The auto finance industry, auto dealers, and their mostly Republican allies in Congress continue to make it clear they don’t like the Consumer Financial Protection Bureau or how it was set up in 2010.
They also don’t like the CFPB and the U.S. Department of Justice using the disparate impact theory to try and prove discrimination in auto lending, the legal theory behind a $98 million consent order with Ally Financial Inc. late last year.
And the lenders, dealers, and their allies would like all those things to change. However, that doesn’t mean those changes are coming any time soon.
They keep trying. With the urging of auto lenders, the U.S. House of Representatives has passed a bill that would withhold funds for litigation in which the Justice Department seeks to use the disparate impact theory to prove illegal discrimination.
In addition, the House Financial Services Committee voted yesterday to “rescind” industry guidance the CFPB published in March 2013 warning lenders that the CFPB would hold lenders responsible if dealers created a disparate impact -- i.e., higher rates -- for legally protected classes, such as minorities or women.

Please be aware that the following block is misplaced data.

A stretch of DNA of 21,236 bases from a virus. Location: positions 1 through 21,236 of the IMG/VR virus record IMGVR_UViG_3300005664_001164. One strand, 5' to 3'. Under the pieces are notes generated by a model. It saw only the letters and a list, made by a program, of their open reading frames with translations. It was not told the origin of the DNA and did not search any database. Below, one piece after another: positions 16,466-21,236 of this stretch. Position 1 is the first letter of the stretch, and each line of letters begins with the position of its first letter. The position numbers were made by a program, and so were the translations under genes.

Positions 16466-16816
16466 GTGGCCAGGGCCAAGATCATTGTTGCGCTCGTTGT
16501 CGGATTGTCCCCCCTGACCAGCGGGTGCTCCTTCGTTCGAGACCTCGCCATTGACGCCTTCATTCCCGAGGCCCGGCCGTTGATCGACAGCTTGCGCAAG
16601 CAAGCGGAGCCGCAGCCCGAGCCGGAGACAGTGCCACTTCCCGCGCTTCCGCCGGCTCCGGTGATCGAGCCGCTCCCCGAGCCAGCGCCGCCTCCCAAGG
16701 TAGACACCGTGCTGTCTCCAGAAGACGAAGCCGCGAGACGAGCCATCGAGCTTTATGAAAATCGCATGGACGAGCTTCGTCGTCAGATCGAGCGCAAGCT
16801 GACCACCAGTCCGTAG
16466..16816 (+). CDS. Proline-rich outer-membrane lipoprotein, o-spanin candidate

Auto dealers and auto-finance institutions deserve credit for getting the attention of a majority of Congressmen on what is, to be honest, a fairly obscure bit of legal theory. But if you’re hoping these challenges to the CFPB will become the law of the land, don’t hold your breath.
Even Bill Himpler, executive vice president for the American Financial Services Association, acknowledged in a phone interview that the going gets tough once legislation leaves the House.
The Democrat-controlled Senate is less likely to go along. The Senate, it must be remembered, has largely ignored what have become essentially symbolic, but meaningless, bills from the House attempting to repeal Obamacare.
Himpler said, “We are going to work on getting it adopted in the Senate.” But he admitted that the Senate is “a little rougher terrain.”